Slitherine, in particular, has made a cottage industry of attempting, with much success, to rebottle the lightning. Off the top of my head, there’s Panzer Corps (“Panzer General but we changed the name”), Battle Academy (“Panzer General but with even more UI polish”), Warhammer 40k: Armageddon (“Panzer General in the grim future”), and now Order of Battle: Pacific.

I like Order of Battle: Pacific. I like it a lot. It draws clear inspiration from Pacific General while not being a strict clone. There are several aspects of the game that make it more interesting to me than the other games in its class.

Most importantly, the scenario design is very, very clever. Scenarios have primary and secondary goals, and to try to achieve them all will require some deft manuevering on your part. Should you achieve the secondary goals in a campaign game, then this reverberates throughout the playthrough (for example, if as the Japanese, you sink 3 battleships at Pearl Harbor, then American naval forces are weaker for the next few scenarios; destroy Clarke Airfield on the Philippines and American fighter cover weakens substantially. These sorts of changes make the secondary goals much more important, and much more interesting than the Panzer General-style “OK, here are some more resource points to buy units with” rewards.

The game does a good job of mixing up scenarios involving purely naval units, purely land units, and both. Naval combat and air combat are, as one would expect, very intertwined, and a mixture of forces is typically required to succeed. The game is attractive and engaging, works well at various view scales (which is unusual for games of this sort), and from a UI perspective is quite intuitive. As you progress through the campaigns (there’s both a Japanese and an Allied campaign), you’ll also accrue commanders who provide bonuses to units near them.

The Japanese attack Batavia

Another positive point is that the game models both unit supply and effectiveness in interesting and easy to understand ways. Unit supply is similar to what we’ve seen before in Unity of Command, where a unit has to be able to trace a clear path back to a supply depot or it begins to degrade in supply level. As you’d expect, units that are out of supply are much more liable to be degraded or destroyed. In addition, supply doesn’t just come from depots and cities - there are supply ships that can deliver supply to shores near your units, which is essential in a game where many of the scenarios require amphibious landings. Capturing enemy supply depots will make them yours, but only after a delay of several turns.

In addition to health, units also have an “efficiency” value. Units can lose efficiency by fighting, being under artillery or naval fire, or by traversing difficult terrain. A unit with poor efficiency will have a harder time dealing damage. Efficiency is recovered over time through rest. When this mechanic was first mentioned I was sure it was going to be irritating busywork, but I acutally find it quite engaging - it gives you a reason to rotate troops in and out of the front lines beyond “They’re about to be destroyed.”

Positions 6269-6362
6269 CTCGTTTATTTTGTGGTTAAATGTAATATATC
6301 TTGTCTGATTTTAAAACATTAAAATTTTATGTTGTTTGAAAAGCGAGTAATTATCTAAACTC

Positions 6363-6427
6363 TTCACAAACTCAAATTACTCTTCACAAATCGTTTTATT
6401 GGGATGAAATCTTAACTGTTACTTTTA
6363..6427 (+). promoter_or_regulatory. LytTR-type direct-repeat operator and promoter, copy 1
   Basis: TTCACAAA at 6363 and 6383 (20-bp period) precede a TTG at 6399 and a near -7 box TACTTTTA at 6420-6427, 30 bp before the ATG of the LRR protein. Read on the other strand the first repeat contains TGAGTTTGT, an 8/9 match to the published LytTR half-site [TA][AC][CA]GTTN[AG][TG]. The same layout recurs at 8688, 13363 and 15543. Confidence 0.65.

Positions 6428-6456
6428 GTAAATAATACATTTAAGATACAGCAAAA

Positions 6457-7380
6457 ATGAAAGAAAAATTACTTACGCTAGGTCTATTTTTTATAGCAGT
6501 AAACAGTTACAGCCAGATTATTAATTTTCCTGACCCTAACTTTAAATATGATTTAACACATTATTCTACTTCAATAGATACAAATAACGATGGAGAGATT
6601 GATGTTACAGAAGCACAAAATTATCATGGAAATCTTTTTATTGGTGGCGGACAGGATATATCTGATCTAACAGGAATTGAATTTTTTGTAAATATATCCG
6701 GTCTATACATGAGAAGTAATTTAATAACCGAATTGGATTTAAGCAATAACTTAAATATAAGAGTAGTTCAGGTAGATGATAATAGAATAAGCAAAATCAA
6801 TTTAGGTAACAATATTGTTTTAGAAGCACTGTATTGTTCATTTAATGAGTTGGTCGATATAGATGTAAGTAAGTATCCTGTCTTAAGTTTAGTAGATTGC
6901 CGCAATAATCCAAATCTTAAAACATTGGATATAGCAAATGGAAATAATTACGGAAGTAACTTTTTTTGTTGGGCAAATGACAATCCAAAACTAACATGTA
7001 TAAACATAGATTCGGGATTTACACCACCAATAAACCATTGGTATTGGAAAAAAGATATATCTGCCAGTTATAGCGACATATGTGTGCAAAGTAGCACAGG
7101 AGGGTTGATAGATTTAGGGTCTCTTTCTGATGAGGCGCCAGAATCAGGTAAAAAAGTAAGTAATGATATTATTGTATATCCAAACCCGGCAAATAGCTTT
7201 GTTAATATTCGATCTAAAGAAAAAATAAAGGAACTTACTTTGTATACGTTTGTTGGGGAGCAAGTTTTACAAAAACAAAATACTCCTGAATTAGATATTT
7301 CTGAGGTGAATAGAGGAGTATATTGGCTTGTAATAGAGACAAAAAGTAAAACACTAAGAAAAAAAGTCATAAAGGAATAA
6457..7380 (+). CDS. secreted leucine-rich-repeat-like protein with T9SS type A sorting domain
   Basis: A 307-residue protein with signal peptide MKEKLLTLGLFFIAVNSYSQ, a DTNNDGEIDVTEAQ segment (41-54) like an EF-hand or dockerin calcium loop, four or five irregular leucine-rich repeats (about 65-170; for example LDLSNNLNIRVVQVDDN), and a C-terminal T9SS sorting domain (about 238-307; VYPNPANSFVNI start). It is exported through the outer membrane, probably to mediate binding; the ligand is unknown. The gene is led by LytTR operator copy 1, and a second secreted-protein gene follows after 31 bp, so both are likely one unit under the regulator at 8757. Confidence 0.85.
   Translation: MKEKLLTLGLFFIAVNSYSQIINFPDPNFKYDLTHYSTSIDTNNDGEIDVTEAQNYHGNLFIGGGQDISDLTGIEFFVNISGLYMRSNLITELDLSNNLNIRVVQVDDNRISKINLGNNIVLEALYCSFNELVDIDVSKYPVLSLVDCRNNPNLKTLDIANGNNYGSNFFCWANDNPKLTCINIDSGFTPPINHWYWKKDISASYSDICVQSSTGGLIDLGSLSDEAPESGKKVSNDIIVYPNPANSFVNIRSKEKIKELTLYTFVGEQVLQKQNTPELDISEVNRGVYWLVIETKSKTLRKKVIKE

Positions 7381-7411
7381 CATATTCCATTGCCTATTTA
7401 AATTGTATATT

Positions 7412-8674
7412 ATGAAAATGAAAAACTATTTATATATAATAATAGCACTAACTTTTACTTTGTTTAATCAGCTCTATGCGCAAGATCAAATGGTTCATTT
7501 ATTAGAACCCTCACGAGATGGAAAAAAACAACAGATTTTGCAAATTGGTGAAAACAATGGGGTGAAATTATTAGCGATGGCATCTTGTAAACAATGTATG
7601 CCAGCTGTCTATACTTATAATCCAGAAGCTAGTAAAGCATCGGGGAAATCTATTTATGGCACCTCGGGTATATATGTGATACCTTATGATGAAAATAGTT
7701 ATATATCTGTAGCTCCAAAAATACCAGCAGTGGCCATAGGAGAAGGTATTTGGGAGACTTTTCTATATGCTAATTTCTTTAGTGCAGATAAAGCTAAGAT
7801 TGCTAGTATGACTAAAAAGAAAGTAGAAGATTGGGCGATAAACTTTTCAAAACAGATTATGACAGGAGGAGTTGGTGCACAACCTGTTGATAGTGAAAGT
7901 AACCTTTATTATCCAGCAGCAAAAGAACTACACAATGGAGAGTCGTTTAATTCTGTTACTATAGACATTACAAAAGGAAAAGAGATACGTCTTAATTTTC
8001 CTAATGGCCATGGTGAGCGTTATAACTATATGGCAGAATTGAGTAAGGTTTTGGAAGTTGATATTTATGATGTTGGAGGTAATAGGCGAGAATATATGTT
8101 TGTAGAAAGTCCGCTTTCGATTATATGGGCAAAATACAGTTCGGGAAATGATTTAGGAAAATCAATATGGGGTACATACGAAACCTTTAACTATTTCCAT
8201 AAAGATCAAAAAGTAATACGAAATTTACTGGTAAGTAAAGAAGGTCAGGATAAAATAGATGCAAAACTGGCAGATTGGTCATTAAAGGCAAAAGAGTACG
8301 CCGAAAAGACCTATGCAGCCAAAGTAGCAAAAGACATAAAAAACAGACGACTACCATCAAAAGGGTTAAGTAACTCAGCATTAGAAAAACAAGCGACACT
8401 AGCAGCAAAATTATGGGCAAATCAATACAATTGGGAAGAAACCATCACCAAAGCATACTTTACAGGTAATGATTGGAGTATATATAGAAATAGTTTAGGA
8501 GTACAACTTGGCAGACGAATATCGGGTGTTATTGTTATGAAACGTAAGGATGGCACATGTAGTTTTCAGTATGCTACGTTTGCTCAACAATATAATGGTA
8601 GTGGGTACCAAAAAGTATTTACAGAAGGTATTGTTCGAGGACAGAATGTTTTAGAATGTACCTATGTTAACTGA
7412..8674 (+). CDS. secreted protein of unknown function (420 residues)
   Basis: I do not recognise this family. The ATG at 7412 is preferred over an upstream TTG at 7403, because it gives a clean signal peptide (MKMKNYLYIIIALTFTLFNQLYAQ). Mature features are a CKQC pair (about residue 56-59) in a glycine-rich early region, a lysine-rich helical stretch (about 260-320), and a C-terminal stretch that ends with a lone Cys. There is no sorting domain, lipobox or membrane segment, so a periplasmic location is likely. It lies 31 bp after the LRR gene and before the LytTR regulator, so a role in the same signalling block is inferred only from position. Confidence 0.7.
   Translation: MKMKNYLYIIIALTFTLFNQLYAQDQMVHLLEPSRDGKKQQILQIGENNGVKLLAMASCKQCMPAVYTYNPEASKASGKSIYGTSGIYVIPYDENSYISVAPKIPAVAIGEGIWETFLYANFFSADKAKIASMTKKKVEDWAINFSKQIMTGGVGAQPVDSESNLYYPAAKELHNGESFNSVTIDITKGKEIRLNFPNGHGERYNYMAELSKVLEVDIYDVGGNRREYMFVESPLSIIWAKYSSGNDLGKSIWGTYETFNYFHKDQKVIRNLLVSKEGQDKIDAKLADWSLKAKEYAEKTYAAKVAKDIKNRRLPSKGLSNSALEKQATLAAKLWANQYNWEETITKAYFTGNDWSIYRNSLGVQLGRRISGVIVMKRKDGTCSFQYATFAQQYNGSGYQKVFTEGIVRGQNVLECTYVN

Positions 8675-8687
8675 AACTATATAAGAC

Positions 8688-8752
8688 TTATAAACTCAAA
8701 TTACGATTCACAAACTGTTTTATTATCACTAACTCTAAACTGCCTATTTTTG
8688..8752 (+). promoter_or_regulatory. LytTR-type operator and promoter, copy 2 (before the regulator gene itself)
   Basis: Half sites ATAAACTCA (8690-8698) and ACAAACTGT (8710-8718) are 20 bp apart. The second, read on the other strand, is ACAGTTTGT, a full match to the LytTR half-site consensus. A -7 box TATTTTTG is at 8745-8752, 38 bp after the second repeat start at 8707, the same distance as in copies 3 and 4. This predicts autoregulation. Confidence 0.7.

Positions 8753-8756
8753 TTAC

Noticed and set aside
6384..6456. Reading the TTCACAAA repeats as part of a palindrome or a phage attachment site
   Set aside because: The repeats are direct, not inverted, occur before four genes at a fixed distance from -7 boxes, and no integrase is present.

There is a multiplayer mode that uses Slitherine’s online matchmaking system (this will be familiar to anyone who has played Field of Glory). There’s also a map editor that lets you “paint” your own maps; a number of custom scenarios - and even a few custom campaigns - are available on Slitherine’s web forums.

Are there things I would change? Of course! Like many games in this class, it it hurt by its own compulsive need to display all of the underlying statistics behind every unit on an information panel. They made some moves in the right direction - range of artillery, for example, is shown organically on the map rather than on the info pane - but the game can’t quite bring itself to break away from “Useless salad of meaningless numbers” in too many places.

Number salad

Although the map UI is scalable, text is not, so if you have a large monitor you’ll be cranking down the resolution way below where you want so that you are able to read the text in the game.

The Mac version specifically has a few annoyances, the most egregious of which is that if playing full screen, you can’t app switch out. It’s 2015 - being able to cmd-tab to another window should be standard on all models. And intead of putting my save games and scenario metadata in either my Documents folder or in Application Support, Order of Battle: Pacific created a folder in my home directory (!), which is sort of like walking into someone’s house and putting your mud-caked feet on their kitchen table. I do hope they fix this in a future update.

But, honestly, these are all minor annoyances at most. Order of Battle: Pacific is one of the most enjoyable games of its sort - enough like Panzer General that it scratches the same itch, but bringing enough of its own to the table to be fun and interesting on its own terms.

Order of Battle: Pacific, Mac and Windows (iPad and Android versions announced) is $39.99 on Slitherine’s web site and as of this writing is currently on sale at Steam for just under $35.

Disclosure statement: Matrix Games and Slitherine graciously provided Tea Leaves with a review copy of Order of Battle: Pacific.